In addition to these, Le Fanu published several other notable works:

Each of these works contributed to Le Fanu’s reputation as a master storyteller of the supernatural genre[2†][1†][8†].

Analysis and Evaluation

Sheridan Le Fanu’s works have been widely analyzed and evaluated for their contribution to the Gothic tradition and the genre of the supernatural tale[9†]. His use of language, narrative, and dialogue, as well as his depiction of the social, political, and religious conflicts of his time, have been recognized for their literary expression and authenticity[9†][10†].

Le Fanu’s novels are often seen as mysteries without a detective, with mysterious situations that confuse the main characters and usually threaten their lives and fortunes[9†]. The supernatural is often present in his works; sometimes it proves to have a natural explanation, but sometimes it has to be accepted as real[9†].

His role in the evolution of the English gothic novel has been widely noted[9†]. The modulation from merely sensationalist effects to psychological verisimilitude in Le Fanu’s works is an example of a more general development in nineteenth-century fiction[9†]. In an Irish context, however, this modulation has a particular resonance. Its emphasis on withdrawal and duress, with failed fortunes and alienated circumstances, may be regarded as an unnervingly accurate representation of the declining importance of the Anglo-Irish as a culture-creating, and value-bearing, class[9†].

One of his most celebrated stories, “Green Tea”, has been compared to the exploits of Sir Arthur Conan Doyle’s Sherlock Holmes, and Robert Louis Stevenson’s Strange Case of Dr Jekyll and Mr Hyde[9†][11†]. The story’s narrator, Martin Hesselius, is one of the earliest supernatural sleuths and is the model for Bram Stoker’s Van Helsing, Blackwood’s John Silence, and Hodgson’s Carnacki the Ghost-finder[11†].

Personal Life

Sheridan Le Fanu married Susanna Bennett in 1844[12†][13†]. They had two sons and two daughters[12†][13†]. One of their sons, George, became an artist and illustrated some of his father’s works[12†][13†]. The couple was prominent in Dublin’s social and cultural circles[12†]. Le Fanu was known as a brilliant conversationalist and was a popular member of society[12†].

However, his wife’s death in 1858 had a profound impact on him[12†]. His grief led him to withdraw from his companions, earning him the nickname the "Invisible Prince"[12†].

Conclusion and Legacy

Sheridan Le Fanu’s legacy is significant, particularly in the realm of supernatural and Gothic literature[2†][1†]. He was an innovator of the genre of the supernatural tale and a master storyteller[2†][10†]. His work has had a lasting impact, influencing many writers and works that followed[2†][1†][10†].

Le Fanu’s mastery of the supernatural and his ability to evoke the ominous atmosphere of a haunted house have been widely celebrated[2†][1†]. His work fed into films such as William Peter Blatty’s The Exorcist[2†][14†]. His great-grandniece, novelist Emma Darwin, has noted his influence on her own supernatural fiction[2†][14†].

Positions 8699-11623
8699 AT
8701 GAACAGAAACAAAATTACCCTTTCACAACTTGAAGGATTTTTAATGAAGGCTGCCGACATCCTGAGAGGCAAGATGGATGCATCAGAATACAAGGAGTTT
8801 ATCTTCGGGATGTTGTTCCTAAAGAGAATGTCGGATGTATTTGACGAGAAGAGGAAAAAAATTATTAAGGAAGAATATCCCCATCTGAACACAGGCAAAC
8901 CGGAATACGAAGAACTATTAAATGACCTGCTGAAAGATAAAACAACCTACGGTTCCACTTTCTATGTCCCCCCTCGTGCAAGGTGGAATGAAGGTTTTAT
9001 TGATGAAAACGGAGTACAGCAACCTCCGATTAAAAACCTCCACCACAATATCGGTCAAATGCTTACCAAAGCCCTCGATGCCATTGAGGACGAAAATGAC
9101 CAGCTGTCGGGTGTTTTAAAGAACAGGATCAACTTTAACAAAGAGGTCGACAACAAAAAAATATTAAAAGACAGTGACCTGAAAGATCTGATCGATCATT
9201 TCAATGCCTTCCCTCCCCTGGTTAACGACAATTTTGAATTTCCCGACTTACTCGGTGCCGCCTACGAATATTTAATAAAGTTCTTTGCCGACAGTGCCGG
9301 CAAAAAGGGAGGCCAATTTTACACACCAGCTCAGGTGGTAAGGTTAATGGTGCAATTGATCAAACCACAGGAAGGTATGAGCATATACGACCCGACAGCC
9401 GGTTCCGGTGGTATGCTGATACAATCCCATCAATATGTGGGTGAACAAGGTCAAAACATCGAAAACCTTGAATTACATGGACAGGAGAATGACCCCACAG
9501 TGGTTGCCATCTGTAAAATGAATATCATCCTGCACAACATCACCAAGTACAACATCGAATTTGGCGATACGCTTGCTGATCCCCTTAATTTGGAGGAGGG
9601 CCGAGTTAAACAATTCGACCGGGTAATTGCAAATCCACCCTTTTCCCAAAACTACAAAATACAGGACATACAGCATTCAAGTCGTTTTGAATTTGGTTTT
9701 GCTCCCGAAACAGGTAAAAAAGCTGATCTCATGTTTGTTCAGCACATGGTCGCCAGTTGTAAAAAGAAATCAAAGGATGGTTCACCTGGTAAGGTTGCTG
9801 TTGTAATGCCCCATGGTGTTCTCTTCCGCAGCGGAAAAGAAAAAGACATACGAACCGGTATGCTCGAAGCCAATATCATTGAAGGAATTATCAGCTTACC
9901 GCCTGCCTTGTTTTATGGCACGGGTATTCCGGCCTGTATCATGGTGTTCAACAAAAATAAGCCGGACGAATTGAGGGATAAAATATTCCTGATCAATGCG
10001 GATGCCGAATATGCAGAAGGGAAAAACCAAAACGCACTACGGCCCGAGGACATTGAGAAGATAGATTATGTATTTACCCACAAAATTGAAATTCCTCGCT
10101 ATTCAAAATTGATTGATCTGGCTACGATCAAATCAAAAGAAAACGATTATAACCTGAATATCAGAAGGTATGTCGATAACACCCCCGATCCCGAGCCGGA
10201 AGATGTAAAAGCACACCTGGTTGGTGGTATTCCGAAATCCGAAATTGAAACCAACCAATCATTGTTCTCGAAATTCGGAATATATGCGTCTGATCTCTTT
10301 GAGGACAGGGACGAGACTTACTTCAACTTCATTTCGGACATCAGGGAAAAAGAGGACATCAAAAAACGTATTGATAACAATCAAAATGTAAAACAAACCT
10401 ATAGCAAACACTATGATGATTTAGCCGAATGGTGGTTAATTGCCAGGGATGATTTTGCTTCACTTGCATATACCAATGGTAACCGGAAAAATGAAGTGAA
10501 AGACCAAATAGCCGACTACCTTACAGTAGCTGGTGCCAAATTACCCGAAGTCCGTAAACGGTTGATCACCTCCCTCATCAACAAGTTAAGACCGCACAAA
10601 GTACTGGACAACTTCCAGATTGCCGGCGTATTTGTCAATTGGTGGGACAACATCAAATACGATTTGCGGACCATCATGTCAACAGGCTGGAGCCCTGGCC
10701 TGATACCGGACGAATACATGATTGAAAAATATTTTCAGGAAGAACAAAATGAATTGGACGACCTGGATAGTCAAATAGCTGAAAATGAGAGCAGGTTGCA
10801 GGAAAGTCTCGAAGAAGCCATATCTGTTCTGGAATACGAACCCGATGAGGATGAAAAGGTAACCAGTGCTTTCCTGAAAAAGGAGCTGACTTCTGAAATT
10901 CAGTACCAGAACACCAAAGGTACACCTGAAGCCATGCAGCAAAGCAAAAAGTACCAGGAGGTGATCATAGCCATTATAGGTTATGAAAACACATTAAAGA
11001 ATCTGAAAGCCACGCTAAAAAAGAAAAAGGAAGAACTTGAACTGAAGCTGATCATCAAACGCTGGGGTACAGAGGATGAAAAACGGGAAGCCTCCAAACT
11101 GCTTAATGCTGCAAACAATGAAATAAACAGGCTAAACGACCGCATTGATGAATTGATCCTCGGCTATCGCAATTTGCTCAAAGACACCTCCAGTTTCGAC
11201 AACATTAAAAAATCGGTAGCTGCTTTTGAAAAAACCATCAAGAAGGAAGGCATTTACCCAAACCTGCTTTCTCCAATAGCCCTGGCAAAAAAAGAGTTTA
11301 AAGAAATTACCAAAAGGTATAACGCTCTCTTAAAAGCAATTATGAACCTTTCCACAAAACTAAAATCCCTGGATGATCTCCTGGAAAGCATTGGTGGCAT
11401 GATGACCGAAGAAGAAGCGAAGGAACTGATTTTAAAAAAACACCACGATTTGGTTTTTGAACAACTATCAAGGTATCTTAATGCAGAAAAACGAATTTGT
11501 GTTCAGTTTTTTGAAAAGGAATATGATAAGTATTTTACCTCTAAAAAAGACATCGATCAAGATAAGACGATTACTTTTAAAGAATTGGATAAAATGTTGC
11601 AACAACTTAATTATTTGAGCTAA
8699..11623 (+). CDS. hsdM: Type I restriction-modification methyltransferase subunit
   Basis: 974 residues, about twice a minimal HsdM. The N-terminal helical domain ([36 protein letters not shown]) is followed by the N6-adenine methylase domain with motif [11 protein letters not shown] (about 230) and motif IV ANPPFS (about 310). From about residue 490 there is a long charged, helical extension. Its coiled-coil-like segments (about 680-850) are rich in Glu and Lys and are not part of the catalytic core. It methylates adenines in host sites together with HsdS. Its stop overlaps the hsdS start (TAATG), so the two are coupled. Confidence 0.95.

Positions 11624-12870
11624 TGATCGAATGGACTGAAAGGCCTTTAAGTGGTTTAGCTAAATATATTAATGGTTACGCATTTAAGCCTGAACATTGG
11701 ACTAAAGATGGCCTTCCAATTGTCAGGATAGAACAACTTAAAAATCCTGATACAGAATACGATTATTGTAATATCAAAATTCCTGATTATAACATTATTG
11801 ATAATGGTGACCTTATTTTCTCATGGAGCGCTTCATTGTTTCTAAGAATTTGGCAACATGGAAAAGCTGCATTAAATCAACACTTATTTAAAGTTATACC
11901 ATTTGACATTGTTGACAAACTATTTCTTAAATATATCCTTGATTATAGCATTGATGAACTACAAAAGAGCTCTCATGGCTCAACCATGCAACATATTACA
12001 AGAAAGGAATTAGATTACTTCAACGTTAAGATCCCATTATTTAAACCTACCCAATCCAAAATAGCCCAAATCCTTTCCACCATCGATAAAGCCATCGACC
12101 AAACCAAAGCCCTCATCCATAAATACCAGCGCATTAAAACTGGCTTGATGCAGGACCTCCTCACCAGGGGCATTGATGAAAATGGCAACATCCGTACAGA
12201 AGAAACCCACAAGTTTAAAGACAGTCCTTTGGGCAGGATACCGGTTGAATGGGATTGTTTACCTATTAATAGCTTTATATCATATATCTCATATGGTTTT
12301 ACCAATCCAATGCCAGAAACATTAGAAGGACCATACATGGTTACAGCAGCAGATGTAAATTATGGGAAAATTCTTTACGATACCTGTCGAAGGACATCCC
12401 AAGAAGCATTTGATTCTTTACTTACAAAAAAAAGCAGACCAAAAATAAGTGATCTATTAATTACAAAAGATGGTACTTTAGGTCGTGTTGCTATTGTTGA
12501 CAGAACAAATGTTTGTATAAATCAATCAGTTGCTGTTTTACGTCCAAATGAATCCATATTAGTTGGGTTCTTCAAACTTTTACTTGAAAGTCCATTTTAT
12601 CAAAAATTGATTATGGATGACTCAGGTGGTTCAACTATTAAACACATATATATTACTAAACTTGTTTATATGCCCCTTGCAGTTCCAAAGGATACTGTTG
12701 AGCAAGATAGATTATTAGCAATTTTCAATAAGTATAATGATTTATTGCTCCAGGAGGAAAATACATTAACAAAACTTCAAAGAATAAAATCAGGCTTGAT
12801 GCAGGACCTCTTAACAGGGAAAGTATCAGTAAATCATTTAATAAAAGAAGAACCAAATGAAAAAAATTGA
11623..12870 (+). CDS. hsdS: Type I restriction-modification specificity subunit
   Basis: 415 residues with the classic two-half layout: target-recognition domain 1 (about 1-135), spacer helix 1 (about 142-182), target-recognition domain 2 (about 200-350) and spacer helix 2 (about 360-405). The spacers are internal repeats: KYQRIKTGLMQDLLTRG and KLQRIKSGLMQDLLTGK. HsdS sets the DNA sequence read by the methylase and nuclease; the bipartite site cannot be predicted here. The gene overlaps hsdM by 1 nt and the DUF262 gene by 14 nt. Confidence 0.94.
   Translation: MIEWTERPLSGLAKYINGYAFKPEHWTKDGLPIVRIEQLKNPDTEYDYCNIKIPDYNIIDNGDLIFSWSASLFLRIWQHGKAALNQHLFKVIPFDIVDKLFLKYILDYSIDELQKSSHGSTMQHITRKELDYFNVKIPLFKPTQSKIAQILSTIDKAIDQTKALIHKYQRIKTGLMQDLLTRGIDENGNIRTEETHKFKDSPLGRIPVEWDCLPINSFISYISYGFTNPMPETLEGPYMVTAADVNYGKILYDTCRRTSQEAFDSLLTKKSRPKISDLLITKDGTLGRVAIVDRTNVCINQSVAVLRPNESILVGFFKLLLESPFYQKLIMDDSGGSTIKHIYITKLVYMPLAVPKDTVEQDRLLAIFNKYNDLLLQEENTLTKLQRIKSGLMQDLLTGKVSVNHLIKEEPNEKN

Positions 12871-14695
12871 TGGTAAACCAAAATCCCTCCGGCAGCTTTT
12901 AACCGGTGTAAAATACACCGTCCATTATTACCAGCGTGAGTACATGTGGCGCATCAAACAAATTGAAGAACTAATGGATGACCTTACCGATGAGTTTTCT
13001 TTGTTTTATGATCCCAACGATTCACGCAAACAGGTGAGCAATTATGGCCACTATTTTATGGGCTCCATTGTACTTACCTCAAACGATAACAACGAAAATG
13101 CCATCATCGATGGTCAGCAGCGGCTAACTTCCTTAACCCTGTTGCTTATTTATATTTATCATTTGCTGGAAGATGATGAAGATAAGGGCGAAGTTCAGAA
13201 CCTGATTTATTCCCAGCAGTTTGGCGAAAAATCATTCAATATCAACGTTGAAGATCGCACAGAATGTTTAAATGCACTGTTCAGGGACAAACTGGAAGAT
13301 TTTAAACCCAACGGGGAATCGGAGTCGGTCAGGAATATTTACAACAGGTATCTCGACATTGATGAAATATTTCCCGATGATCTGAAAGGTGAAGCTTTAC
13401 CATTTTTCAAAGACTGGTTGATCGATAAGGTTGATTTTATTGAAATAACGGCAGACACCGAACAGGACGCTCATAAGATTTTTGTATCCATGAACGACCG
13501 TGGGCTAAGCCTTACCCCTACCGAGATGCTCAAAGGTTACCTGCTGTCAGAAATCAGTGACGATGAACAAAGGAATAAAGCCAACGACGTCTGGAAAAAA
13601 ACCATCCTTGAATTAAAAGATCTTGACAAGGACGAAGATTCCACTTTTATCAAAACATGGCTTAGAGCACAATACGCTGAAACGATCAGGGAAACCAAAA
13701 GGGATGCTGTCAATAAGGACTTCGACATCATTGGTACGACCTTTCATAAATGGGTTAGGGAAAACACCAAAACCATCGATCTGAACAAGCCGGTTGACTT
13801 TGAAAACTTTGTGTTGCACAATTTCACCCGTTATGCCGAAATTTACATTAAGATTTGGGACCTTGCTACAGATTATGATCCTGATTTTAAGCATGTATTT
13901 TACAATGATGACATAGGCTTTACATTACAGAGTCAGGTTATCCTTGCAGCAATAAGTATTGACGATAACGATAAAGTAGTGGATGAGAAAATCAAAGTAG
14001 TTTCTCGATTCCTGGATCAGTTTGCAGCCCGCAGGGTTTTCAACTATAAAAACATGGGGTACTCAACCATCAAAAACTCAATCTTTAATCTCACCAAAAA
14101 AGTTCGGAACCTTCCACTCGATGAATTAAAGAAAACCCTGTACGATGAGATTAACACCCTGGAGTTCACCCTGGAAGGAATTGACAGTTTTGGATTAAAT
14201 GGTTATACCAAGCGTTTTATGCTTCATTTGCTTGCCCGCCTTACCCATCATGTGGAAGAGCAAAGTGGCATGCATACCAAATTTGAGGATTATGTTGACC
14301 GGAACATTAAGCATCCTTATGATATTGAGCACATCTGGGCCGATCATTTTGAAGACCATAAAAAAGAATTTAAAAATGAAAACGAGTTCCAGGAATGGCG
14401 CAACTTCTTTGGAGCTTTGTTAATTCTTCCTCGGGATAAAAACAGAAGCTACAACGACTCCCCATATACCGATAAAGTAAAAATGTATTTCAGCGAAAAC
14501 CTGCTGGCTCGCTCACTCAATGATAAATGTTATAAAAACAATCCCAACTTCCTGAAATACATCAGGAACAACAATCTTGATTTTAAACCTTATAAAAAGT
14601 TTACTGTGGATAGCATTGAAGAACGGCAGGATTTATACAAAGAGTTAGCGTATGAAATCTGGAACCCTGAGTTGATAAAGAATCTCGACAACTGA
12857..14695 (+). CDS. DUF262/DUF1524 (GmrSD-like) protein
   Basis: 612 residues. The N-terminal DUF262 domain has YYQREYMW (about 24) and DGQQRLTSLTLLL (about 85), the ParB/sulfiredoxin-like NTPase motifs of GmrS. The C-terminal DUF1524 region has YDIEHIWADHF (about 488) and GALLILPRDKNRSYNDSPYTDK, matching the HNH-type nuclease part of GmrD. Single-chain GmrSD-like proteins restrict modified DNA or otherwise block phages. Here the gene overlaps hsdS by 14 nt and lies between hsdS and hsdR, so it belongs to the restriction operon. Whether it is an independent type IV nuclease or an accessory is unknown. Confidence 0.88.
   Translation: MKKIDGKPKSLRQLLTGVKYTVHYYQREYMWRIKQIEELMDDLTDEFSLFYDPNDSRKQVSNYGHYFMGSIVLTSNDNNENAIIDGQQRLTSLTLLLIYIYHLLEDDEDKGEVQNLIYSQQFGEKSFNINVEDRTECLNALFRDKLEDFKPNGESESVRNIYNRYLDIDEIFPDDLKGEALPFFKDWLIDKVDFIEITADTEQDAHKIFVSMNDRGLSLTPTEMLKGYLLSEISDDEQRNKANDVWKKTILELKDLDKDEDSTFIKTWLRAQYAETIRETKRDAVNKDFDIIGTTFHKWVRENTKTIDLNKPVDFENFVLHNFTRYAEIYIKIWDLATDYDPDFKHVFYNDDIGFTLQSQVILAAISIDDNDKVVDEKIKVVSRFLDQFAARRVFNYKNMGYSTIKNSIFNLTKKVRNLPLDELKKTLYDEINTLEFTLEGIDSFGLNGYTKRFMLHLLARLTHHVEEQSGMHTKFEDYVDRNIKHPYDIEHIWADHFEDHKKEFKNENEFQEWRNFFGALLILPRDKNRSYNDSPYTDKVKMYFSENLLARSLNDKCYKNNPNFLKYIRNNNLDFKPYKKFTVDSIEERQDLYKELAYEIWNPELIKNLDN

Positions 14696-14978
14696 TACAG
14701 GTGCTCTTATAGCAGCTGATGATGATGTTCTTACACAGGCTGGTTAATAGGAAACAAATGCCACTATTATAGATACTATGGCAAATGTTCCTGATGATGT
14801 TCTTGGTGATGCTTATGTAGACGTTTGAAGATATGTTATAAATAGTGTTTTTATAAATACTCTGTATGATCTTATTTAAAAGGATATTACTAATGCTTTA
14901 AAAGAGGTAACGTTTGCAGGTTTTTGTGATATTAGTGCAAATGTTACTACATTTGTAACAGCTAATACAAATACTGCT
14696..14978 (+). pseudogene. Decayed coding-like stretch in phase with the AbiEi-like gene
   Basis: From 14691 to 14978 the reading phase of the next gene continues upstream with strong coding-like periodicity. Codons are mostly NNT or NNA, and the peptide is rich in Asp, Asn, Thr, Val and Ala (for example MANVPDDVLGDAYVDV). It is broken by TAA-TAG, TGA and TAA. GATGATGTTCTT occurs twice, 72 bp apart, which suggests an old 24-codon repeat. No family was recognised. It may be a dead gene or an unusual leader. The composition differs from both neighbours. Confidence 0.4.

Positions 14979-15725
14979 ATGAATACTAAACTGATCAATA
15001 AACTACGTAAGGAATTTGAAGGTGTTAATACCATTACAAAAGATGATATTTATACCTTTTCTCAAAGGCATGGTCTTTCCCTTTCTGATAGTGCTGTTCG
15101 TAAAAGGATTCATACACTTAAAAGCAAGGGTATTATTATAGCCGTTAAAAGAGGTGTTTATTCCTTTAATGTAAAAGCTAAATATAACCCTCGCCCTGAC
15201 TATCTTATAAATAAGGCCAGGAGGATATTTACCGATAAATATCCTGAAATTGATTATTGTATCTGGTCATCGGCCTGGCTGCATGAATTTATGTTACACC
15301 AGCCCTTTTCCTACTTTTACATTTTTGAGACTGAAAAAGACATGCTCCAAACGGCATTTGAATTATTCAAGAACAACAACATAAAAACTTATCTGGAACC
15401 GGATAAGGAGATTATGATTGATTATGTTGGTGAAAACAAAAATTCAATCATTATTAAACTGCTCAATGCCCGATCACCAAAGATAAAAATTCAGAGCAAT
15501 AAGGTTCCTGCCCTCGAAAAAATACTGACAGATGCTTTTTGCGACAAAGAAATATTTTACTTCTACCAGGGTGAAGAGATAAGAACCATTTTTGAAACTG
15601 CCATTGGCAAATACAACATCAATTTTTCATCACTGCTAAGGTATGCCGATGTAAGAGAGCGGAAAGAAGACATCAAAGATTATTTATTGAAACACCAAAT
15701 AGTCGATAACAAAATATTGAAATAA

Despite his significant contributions to literature, Le Fanu’s life was marked by personal tragedy, which may have influenced the dark and eerie nature of his tales[2†][1†]. Yet, his work continues to be read and appreciated for its mastery of suspense and the supernatural[2†][1†][8†].

Le Fanu’s work, particularly his ghost stories and mystery novels, remain central to the development of these genres in the Victorian era[2†][1†][8†]. His stories continue to captivate readers with their intricate plots, atmospheric descriptions, and chilling narratives[2†][1†][8†].

Key Information

References and Citations:

  1. Britannica - Sheridan Le Fanu: Irish writer [website] - link
  2. Wikipedia (English) - Sheridan Le Fanu [website] - link
  3. Oxford Bibliographies - Joseph Sheridan Le Fanu [website] - link
  4. Wordsworth Editions - Le Fanu Sheridan [website] - link
  5. The Literature Network - Joseph Sheridan Le Fanu [website] - link
  6. Fandom - Literawiki - Sheridan Le Fanu [website] - link
  7. The Dictionary of Irish - Le Fanu, Joseph Thomas Sheridan [website] - link
  8. Goodreads - Book: The Complete Works of Joseph Sheridan Le Fanu [website] - link
  9. eNotes - Joseph Sheridan Le Fanu Analysis [website] - link
  10. Springer Link - Sheridan Le Fanu, the supernatural and the sounds of the Irish countryman [website] - link
  11. Oldstyle Tales Press - J. Sheridan Le Fanu's Green Tea: A Detailed Summary and a Literary Analysis [website] - link
  12. Encyclopedia.com - Le Fanu, Joseph Sheridan (1814 - 1873) [website] - link
  13. eNotes - Joseph Sheridan Le Fanu Biography [website] - link
  14. The Telegraph - Sheridan Le Fanu, the father of modern horror, at 200 [website] - link
  15. Pantheon - Sheridan Le Fanu Biography - Irish Gothic and mystery writer (1814–1873) [website] - link